The Mother Brain Files: The Indiana Jones Series

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The Mother Brain Files: The Indiana Jones Series

By Mother Brain

My initial introduction to what could arguably be one of the greatest film franchises of all time was sometime around 1987-1988 when I caught the finale of Indiana Jones and the Temple of Doom one weekend afternoon on Channel 11. It was also my introduction to Harrison Ford as an actor since I never saw any Star Wars movies yet. Little did I know how channel surfing to the movie as a young child would manifest itself into even greater interest in the world renowned archeologist.
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Rather than writing full-blown reviews on each of the Indiana Jones films, I have decided to break down each one based on my experiences watching them for the first time and how they’ve grown on me in later years.  Onward to the days of “fortune and glory” kids!

Raiders of the Lost Ark (1981)

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This was one of the first VHS tapes my parents ever purchased. Although I never touched in until I was in the later part of my Star Wars phase. There’s not much for me to say other than the fact that it’s in my top 5 greatest of all time. The opening sequence with the doomball, the shootout in Nepal, the Cairo Swordsman biting the bullet, the Map Room, the Well of Souls, the truck chase, and the unveiling of the Ark of the Covenant. Every sequence is so memorable and so entertaining. It was also the first time Harrison Ford emerged as a movie star and one can see why when contrasting the series to most ‘phoned-in’ performances out of him. Karen Allen as Marion Ravenwood had amazing chemistry with Ford and brought that sort of 1930s Plain Jane personality that few actresses could do in the modern age. Every actor from Paul Freeman as the evil Belloq and Ronald Lacey as the dark suited Toht shine in this film. Raiders was also living proof of director Steven Spielberg’s genius as a filmmaker, crafting his scenes carefully and filming in a quick and dirty style reminiscent of the saturday afternoon adventure serials both he and George Lucas grew up on.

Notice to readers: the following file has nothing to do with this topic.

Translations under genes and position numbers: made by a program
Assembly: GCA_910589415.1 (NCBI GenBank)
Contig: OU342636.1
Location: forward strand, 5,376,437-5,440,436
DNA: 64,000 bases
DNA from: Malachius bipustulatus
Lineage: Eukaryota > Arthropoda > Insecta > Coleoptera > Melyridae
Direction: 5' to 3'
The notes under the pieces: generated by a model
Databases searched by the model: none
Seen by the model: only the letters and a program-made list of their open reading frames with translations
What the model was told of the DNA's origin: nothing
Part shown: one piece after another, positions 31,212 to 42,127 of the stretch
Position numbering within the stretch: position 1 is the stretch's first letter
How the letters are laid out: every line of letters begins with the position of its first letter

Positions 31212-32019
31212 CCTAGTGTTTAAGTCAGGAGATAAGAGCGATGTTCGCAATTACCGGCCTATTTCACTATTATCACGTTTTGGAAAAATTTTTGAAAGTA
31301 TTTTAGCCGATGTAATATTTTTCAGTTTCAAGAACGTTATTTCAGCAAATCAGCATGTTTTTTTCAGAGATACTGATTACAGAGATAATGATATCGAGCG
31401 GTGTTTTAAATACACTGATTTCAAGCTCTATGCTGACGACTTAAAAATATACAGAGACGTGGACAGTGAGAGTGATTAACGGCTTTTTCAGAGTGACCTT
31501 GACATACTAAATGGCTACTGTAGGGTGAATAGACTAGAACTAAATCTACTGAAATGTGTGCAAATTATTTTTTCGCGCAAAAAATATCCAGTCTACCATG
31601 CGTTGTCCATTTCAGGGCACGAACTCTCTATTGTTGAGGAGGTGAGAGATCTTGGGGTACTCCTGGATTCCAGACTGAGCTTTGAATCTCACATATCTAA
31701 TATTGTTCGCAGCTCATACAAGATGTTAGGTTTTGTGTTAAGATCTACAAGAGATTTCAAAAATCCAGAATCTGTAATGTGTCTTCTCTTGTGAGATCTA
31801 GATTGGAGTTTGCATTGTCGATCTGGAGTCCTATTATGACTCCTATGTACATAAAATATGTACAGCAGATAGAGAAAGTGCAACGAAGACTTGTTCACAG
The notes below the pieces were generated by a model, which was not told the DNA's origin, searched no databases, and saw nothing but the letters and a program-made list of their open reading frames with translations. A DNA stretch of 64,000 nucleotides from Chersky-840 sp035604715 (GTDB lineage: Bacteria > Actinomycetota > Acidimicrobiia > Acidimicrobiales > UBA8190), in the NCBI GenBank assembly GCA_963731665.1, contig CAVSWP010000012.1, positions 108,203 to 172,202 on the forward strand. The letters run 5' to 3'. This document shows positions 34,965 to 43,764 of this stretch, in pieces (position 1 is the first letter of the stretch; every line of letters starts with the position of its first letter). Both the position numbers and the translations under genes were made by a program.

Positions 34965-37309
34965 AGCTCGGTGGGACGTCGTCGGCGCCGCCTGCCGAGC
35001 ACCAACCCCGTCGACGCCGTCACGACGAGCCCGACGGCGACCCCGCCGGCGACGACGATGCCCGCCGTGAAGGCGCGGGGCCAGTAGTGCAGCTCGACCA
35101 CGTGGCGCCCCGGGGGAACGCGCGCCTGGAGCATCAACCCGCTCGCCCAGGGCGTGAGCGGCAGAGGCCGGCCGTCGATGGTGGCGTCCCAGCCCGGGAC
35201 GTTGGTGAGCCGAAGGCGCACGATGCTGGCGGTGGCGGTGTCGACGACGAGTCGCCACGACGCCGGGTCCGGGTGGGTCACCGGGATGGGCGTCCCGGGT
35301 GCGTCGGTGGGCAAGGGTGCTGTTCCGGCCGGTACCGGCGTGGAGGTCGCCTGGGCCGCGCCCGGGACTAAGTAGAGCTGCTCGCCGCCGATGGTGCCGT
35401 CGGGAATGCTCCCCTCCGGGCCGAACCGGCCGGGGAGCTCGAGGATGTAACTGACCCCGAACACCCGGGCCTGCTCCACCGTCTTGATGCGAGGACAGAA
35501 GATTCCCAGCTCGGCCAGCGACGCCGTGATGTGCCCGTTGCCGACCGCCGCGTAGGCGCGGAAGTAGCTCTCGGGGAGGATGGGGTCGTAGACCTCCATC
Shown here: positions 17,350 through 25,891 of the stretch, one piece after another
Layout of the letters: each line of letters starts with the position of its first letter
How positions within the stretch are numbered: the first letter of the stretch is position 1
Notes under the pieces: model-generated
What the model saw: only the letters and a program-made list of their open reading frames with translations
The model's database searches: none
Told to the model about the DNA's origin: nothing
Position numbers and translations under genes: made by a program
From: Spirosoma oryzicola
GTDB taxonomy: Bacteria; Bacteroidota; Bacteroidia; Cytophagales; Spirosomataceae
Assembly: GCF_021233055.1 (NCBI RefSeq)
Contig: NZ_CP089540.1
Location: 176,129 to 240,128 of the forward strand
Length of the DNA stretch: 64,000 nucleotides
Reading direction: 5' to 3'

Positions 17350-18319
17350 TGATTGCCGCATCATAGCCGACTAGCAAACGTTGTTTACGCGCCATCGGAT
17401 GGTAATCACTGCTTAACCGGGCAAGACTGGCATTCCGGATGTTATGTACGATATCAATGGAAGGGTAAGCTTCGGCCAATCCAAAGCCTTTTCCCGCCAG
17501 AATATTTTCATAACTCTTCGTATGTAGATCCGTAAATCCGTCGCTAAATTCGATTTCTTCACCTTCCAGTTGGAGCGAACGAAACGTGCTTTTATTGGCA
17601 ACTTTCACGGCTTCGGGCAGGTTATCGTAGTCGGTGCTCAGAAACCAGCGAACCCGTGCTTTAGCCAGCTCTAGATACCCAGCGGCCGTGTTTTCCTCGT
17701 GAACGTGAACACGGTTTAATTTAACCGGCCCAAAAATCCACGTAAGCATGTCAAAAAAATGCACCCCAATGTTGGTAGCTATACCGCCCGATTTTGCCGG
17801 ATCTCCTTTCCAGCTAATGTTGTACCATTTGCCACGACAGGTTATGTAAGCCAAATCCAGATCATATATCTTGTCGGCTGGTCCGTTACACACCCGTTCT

Indiana Jones and the Temple of Doom (1984)

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I never got to see the film in its entirety until around 1994 when my parents went and purchased this and Last Crusade on VHS when the prices dropped. As George Lucas described, this film was sort of the Empire Strikes Back entry of the series where the character goes to hell and back. Very true considering the black magic aspect of the story. Again, the film has various memorable sequences from the Casablanca-style opening to the mine cart chase initially intended for Raiders. Harrison Ford delivers another fine performance and Ke Huy Quan as the young sidekick, Short Round, was sort of a badass in his day. To me, he was the sort of kid you wanted to hang out with to fend off bullies. But despite the once again well-crafted action, Temple suffers from sluggish pacing, Kate Capshaw’s Willie Scott being a major step down from Marion, and the tone being more darker than intended (child slaves, heart ripping, monkey brain eating, etc). I consider it the most out of place and the hardest to get through in the series.

Indiana Jones and the Last Crusade (1989)